Retaking the MCAT: Strategies for Improving Your Score

If your initial test doesn't produce the score you were hoping for, taking some time to evaluate your approach to MCAT preparation can be highly effective. Focusing on the areas where you struggled and working through previous practice tests, using new resources, and getting additional tutoring or coaching can help address prior mistakes and produce a more competitive score. Be aware that retaking the test places increased emphasis on achieving a more competitive score and getting higher than the previous one.

Balancing MCAT Prep with Other Responsibilities: Work, School, and Family

If you're balancing your MCAT preparation with other responsibilities like work, school, and family, it's important to find a balance that works for you. Carve out a specific amount of study time each day and stick to it, even if it means getting up earlier or staying up later than you're used to. It may also be helpful to enlist the help of your family and friends to support your studying by running errands, helping with chores, or providing a quiet space for you to study without interruption.

Common Mistakes to Avoid When Preparing for the MCAT Exam

While everyone has their unique approach to test preparation, inexperience or lack of adequate guidance can lead to some common yet critical mistakes. One is starting too late in your preparation, leaving insufficient time to cover all subject and topic areas. Another critical mistake is overlooking the importance of practice and practice tests, which are instrumental in improving one’s timing, calibrating a study strategy and practice test-taking skills. Lastly, being overconfident or underprepared with question types may not only lead to poor time management, but also a low score on the exam itself.

How to Interpret Your Score: Understanding Percentiles, AAMC Scores, and More

When you receive your MCAT scores, it's essential to understand what they mean in terms of percentile rankings and how they compare to other students who took the test. Your score gives a sense of what percentile of individuals tested you are in for each of the test sections. The AAMC also provides score reports that contain more in-depth analysis of your strengths and weaknesses on the test materials. It may be helpful to take advantage of these resources and use them as a tool to develop a strategy that will develop your weak areas better.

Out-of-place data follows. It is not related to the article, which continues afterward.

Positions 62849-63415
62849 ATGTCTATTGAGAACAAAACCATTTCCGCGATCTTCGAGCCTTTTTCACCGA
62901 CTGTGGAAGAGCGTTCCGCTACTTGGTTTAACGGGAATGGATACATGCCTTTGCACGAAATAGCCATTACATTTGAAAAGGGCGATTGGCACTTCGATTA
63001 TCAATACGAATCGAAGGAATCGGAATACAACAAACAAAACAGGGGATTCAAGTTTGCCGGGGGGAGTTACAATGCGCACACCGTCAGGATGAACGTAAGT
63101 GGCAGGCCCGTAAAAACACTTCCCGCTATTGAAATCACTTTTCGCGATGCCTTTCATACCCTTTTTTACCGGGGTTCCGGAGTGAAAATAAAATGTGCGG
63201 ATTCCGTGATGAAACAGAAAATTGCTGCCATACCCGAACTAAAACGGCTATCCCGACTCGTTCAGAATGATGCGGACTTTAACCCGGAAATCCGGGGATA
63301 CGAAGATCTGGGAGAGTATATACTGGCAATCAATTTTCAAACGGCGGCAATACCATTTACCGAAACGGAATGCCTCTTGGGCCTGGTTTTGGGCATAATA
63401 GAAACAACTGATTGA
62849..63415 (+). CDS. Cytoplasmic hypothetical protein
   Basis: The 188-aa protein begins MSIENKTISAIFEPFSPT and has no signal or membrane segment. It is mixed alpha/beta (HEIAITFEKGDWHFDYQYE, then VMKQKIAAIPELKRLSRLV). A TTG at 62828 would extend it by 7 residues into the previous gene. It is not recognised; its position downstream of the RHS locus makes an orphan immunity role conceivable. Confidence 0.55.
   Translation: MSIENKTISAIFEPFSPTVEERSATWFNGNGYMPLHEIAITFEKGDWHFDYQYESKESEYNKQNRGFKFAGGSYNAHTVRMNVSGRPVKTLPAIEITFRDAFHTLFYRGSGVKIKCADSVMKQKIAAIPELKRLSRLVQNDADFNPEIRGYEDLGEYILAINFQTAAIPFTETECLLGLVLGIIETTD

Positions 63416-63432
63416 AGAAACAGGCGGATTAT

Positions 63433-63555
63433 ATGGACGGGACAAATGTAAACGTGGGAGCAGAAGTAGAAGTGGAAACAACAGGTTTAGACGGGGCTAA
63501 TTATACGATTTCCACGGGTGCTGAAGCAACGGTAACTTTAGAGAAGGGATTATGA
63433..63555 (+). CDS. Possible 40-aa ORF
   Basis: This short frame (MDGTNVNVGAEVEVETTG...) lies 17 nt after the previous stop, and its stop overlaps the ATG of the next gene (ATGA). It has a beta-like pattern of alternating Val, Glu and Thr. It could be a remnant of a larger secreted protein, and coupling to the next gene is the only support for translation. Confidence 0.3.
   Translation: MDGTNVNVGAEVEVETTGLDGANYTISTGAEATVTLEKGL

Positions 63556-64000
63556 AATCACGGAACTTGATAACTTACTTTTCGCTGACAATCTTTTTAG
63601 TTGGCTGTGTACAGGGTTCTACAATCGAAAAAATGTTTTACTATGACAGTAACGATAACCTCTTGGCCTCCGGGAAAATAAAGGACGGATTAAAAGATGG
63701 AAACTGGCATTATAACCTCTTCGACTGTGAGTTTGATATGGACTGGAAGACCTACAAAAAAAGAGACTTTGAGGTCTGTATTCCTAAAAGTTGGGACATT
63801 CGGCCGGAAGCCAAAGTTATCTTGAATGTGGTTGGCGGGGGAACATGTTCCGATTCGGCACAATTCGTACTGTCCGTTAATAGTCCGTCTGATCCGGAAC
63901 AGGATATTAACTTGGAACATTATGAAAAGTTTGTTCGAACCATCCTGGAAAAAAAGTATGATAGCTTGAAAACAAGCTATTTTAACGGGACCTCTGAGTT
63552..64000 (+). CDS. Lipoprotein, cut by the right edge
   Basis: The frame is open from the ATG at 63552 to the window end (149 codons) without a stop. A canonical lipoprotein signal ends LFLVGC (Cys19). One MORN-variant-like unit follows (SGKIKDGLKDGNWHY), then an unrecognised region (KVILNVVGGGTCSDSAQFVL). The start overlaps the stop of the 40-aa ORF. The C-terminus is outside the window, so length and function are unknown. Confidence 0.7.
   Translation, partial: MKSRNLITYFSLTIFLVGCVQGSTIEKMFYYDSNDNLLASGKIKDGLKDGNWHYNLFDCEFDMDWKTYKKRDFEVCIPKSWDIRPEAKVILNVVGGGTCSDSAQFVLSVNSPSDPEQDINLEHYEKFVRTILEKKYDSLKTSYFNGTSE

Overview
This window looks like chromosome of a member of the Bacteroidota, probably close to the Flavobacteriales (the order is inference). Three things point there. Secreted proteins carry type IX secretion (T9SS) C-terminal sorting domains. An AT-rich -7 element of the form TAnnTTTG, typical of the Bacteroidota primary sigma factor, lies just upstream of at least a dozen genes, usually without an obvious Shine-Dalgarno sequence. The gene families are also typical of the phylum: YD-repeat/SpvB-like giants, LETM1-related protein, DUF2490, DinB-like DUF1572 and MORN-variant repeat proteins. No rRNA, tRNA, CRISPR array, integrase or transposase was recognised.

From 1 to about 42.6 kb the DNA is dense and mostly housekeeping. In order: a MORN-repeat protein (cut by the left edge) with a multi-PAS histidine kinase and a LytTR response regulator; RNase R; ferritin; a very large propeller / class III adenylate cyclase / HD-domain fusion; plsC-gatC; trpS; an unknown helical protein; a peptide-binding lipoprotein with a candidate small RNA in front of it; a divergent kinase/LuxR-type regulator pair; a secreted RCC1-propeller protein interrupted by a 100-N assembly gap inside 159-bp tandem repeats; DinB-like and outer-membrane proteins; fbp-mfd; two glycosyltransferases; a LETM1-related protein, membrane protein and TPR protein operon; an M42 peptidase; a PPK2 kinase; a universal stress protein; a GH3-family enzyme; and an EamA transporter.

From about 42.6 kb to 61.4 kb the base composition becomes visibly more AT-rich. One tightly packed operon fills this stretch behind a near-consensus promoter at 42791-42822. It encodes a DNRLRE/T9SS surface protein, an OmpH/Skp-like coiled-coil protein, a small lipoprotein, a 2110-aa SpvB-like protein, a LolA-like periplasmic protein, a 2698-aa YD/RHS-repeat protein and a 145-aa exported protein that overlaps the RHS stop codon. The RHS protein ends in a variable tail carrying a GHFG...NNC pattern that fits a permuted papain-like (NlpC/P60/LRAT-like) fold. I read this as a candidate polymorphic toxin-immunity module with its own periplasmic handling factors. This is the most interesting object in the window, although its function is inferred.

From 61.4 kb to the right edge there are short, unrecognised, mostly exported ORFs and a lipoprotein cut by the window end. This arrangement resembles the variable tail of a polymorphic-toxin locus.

Applying to Medical Schools: How Your MCAT Score Impacts Your Application

When selecting from many qualified candidates, medical schools assess not only the academic and extracurricular history of the applicant but also the MCAT score. Your MCAT score provides insight for the medical school admission committees into how well you may perform in coursework as well as how you approach problem-solving and critical thinking processes. A high MCAT score can also open doors for scholarship and grant opportunities that can be helpful in funding part of the medical school education. Therefore, to attain a competitive edge in your application process, a well-thought-out MCAT study strategy is crucial for eventual success.


If you're planning to pursue a career in medicine, then the MCAT should be on your radar. Starting early, planning your preparation, and selecting the right resources and strategies can make all the difference in your preparation process. By keeping in mind the information outlined in this article, preparing for the test will become a more straightforward and manageable process that leads to a better score and a successful application.